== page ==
# Systems of two simultaneous linear equations in two unknowns

*Systems of two simultaneous linear equations in two unknowns.*

Basic methods of solution. Substitution. Addition or subtraction

of equations. The second order determinants. Cramer's rule.

Investigation of solutions.

Basic methods of solution. Substitution. Addition or subtraction

of equations. The second order determinants. Cramer's rule.

Investigation of solutions.

**
Systems
of two simultaneous linear equations in two unknowns
**
have the shape:

where
*
a, b, c, d, e, f
*
– numerical coefficients;
*
x,
y
*
– unknowns.

Solution of these simultaneous equations can be found by two basic methods:

**
Substitution.
**
1).
From one equation we express one of unknowns, for example

*x*, by coefficients and another unknown

*y*:

*
*

*
x = ( c – by
) / a ,
*
(2)

*
*

2). Substitute in the second equation instead of
*
x
*
:

*
d ( c –
by ) / a + ey = f .
*

*
*

*
*
3).
Now, solving the last equation, find
*
y
*
:

*
y
= ( af – cd ) / ( ae – bd ).
*

*
*

4). Substitute this value for
*
y
*
in the expression (2) instead of
*
y
*
:

*
x = ( ce
– bf ) / ( ae – bd ) .
*

*
*

E x a m p l e . Solve the system of simultaneous equations:

From the first equation express
*
x
*
by
*
*
coefficients
and
*
y
*
:

*
x
*
=
( 2
*
y
*
+ 4 ) / 3 .

*
*

*
*
Substitute
this expression into the second equation and find
*
y
*
:

*
*

*
*
( 2
*
y
*
+
4 ) / 3 + 3
*
y
*
= 5 ,
*
*
hence
*
y =
*
1
*
*
.

Now find
*
x
*
, substituting the found value instead
of
*
y
*
into

expression for
*
x
*
:
*
x
*
= ( 2 · 1 + 4 ) / 3 ,
*
*
from
here
*
x =
*
2
*
*
.
*
*

*
*

**
Addition
or subtraction.
**
This
method consists in the following.

1).
Multiply both sides of the first equation of the system (1) by
(
*
–
*
*
d
*
)
and both sides
*
*

*
*
of
the second equation by
*
*
*
a
*
and add them:

*
*
From here we receive:
*
y = ( af – cd ) / ( ae – bd ) .
*

2).
Substitute the found value of
*
y
*
into
*
any
*
equation of the original system (1)
:

*
ax + b( af – cd ) / ( ae – bd ) = c .
*

*
*

3).
Find another unknown
*
x
*
:
*
x = ( ce – bf ) / ( ae – bd ) .
*

E x a m p l e . Solve the system of simultaneous equations:

by the second way ( addition or subtraction ).

Multiply the first equation by –1, the second by 3 and add them:

From here
*
y =
*
1 .
Substitute this value into the second equation

( is it possible to
substitute this into the first equation ? ): 3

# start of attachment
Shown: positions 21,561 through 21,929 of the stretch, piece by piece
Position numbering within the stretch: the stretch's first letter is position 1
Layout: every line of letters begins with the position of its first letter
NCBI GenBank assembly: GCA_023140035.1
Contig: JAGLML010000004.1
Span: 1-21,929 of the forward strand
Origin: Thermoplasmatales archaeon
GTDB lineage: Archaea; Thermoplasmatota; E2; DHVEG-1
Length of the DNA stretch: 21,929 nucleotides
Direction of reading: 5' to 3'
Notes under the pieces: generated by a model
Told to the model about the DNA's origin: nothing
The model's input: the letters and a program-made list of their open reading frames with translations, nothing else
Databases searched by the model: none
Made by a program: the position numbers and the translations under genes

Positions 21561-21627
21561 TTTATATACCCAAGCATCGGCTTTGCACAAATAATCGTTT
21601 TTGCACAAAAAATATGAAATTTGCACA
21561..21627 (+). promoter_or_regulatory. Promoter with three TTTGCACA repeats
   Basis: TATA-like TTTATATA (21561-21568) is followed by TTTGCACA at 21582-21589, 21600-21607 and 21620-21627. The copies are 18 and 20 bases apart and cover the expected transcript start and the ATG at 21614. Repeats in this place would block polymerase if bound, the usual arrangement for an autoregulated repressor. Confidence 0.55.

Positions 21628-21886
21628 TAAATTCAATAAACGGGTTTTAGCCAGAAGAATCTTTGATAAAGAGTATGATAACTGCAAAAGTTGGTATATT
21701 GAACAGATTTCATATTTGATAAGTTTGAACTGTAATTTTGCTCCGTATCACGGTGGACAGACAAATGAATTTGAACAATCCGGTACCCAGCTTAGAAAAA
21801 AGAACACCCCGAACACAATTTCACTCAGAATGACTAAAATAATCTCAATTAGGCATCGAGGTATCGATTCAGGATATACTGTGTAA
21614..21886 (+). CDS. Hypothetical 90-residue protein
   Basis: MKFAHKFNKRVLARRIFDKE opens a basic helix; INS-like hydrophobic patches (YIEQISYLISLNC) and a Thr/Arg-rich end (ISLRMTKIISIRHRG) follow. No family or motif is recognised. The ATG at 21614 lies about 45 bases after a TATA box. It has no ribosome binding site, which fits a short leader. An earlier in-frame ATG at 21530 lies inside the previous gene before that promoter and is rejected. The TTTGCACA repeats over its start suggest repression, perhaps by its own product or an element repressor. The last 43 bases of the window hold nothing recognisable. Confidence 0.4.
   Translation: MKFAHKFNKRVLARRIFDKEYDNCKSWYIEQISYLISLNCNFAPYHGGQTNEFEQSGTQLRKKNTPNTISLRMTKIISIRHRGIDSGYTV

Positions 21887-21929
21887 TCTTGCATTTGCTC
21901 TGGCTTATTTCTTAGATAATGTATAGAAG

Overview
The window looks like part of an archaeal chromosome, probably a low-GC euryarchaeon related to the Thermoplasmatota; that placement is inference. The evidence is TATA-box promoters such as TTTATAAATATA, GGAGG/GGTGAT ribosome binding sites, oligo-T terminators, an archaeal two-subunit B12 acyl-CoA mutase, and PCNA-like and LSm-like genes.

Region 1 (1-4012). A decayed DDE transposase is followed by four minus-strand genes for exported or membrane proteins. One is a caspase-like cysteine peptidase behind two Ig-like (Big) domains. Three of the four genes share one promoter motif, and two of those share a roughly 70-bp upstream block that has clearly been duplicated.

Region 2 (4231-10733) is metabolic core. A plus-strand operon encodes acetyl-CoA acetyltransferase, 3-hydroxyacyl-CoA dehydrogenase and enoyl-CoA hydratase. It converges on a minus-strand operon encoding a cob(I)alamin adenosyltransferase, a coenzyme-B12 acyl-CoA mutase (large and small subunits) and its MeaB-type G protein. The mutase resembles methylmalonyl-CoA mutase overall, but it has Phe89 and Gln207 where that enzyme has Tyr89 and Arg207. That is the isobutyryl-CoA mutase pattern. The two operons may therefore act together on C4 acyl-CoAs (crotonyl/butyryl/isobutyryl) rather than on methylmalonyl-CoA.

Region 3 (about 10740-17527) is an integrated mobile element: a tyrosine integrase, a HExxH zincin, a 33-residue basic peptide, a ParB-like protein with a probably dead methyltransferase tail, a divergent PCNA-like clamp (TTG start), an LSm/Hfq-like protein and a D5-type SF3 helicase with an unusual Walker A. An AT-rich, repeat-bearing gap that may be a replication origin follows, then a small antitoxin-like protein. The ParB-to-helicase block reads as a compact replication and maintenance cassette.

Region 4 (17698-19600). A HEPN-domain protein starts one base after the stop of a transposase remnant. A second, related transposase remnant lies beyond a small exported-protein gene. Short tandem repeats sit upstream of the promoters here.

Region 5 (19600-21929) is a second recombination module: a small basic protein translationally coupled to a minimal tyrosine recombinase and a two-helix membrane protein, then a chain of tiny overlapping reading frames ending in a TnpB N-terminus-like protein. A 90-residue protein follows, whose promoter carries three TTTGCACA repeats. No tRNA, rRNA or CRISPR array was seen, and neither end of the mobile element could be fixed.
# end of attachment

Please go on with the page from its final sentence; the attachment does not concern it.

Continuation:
*
x
*
+
9 = 15, hence,
*
x =
*
2 .

**
The
second order determinants.
**
We
saw, that formulas for solution of the
system
of two simultaneous linear equations in two unknowns

*have the shape:*

*
x
*
= (
*
ce
– bf
*
) / (
*
ae – bd
*
) ,

(3)

*
y
*
= (
*
af – cd
*
) / (
*
ae – bd
*
) .

*
*

These formulas can be remembered very easily, if to introduce for their numerators and denominators the next symbol:

, which will be used to mean an expression: ps – qr .

This
expression is received by crosswise multiplication of numbers
*
p
*
,
*
q
*
,
*
r
*
,
*
s
*
:

and
the following subtraction of one product from another:
*
ps
– qr.
*
The sign “+”
is taken for a product of numbers, located on the diagonal,
going from the left
upper number to the right lower number. The sign “
*
–
*
“
for another diagonal, going
from the right upper number to the left lower number. For example,

The expression
is called
**
the second order determinant
**
.

**
Cramer’s
rule.
**
Using
the determinants, the formulas (3) can be written as:

*
Formulas
( 4 ) are called
Cramer’s rule
for solution of the
system of two simultaneous
linear equations in two unknowns.
*

E x a m p l e . Solve the system of simultaneous equations

using Cramer’s rule.

S
o l u t i o n . Here
*
a
*
= 1,
*
b
*
= 1,
*
c
*
=
12,
*
d
*
= 2,
*
e
*
=
*
–
*
3,
*
f
*
= 14
*
*
.

**
Investigation
of solutions
**
of
a system of two simultaneous linear equations in two unknowns
shows, that

*depending on coefficients*three different cases are possible:

1)
*
coefficients
at unknowns in equations
*
*
are
*
*
disproportionate
*
:
*
a : d
*
≠
*
b : e
*
,

in this case the system of simultaneous linear equations
has a
*
single solution
*
,

presented by formulas (4) ;

2)
*
all
coefficients of equations are proportional
*
:
*
a:
d
*
=
*
b: e
*
=
*
c: f
*
,
*
*
in this case

the system of simultaneous linear equations has an
*
infinite
set of solutions
*
,

because we have actually one equation instead of two.

E x a m p l e . In the system

*
*

*
*
and
this system has an infinite set of solutions. ( Why? )
*
*

*
*
Dividing
the first equation by 2 and the second - by 3,

we’ll receive two identical equations:

that is one equation in two unknowns, which has an infinite
set of solutions.
*
*

3)
*
coefficients
at unknowns are proportional, but disproportionate to free
terms:
*

*
a : d
*
=
*
b
: e
*
≠
*
c : f
*
, in this case the system of simultaneous linear equations
has

*
no
solutions
*
, because we have here contradictory equations.

terms is 7/12, not equal to 1/3. Why has not this system solution?

An answer is very easy. If to divide the second equation by 3,

we’ll receive:

*
*
These
equations are contradictory, because the same expression

2
*
x
*
– 3
*
y
*
cannot be equal both to 7 and 4
simultaneously.